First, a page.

• In insolvency, all insured depositors should rank ahead of unsecured creditors and creditors secured only with a floating charge.[5]
  • Competition and transparency:
    • The Prudential Regulatory Authority (PRA) and the Office of Fair Trading (OFT) should review the levels of capital and liquidity required from applicants for a deposit taking licence to ensure they do not unnecessarily limit new entrants to the banking market;
    • A current account redirection service should be established by September 2013 to smooth the process of switching current accounts for individuals and small businesses;
    • The draft operational objective of the Financial Conduct Authority (FCA) covering efficiency and choice should be replaced with an objective to "promote effective competition" in markets for financial services;
    • The OFT and the FCA, should work with the banks to improve transparency across all retail banking products.[6]

6. The Government published a white paper in June 2012, setting out how it intended to implement the ICB recommendations.[7] Following consultation, the Government published an overview in October 2012 of responses, as well as the draft Bill.[8] Other measures recommended by the ICB on capital, competition and transparency are being taken forward largely by other means. Several elements of the ICB's recommendations designed to strengthen the ability of banks to absorb losses are being dealt with at a European level.[9]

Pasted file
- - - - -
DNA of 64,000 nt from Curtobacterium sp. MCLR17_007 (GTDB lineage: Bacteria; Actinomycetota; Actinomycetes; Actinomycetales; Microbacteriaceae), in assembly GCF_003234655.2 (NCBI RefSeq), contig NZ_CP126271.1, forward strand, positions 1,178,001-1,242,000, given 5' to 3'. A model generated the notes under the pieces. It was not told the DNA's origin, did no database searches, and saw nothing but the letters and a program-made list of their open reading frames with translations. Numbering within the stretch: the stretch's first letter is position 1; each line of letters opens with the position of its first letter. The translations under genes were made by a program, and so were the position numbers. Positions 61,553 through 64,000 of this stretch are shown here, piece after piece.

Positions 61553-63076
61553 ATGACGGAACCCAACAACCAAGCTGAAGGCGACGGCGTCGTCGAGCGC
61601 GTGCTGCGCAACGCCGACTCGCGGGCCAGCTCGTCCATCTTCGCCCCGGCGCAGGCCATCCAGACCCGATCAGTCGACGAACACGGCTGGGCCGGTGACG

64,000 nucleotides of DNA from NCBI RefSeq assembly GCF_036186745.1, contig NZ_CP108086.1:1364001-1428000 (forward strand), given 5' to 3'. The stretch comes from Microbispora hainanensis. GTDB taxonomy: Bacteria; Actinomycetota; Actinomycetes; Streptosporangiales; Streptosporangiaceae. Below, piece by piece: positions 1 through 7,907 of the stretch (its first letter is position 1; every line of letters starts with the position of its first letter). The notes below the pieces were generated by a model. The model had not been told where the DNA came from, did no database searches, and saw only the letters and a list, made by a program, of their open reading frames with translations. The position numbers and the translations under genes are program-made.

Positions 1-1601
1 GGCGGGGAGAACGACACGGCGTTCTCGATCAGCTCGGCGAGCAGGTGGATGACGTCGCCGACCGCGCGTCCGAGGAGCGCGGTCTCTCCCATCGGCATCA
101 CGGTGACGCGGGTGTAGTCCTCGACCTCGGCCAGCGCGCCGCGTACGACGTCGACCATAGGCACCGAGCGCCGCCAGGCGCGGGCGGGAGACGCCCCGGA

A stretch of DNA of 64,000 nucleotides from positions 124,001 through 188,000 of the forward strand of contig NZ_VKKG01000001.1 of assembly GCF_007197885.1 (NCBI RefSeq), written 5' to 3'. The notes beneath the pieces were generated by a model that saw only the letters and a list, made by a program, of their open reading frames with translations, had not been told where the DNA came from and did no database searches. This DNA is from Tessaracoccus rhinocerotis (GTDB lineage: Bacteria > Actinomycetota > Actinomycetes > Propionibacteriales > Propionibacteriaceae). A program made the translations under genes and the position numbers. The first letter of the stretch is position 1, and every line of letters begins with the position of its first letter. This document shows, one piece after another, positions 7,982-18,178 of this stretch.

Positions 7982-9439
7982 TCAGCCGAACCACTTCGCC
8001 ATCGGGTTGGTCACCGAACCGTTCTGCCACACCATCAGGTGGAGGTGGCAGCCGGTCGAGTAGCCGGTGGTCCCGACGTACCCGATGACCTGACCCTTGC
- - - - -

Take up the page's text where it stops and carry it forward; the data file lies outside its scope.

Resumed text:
7. The draft Bill and the associated policy measures are intended broadly to give effect to ICB recommendations on structure, capital and loss absorbency, with five exceptions, identified by Sir John Vickers and confirmed by the Chancellor of the Exchequer,[10] and considered in the course of this Report, as follows:

  • Smaller banks are proposed to be exempt from the ring-fencing requirement;
  • The leverage ratio for ring-fenced banks is not proposed to be increased in line with additional capital requirements;
  • Ring-fenced banks are proposed to be allowed to sell derivatives as principal, subject to certain conditions;
  • The overseas operations of large banks might be able to be exempted from requirements to hold additional capital; and
  • Ring-fenced banks are proposed to be allowed to own non-EEA assets in certain circumstances.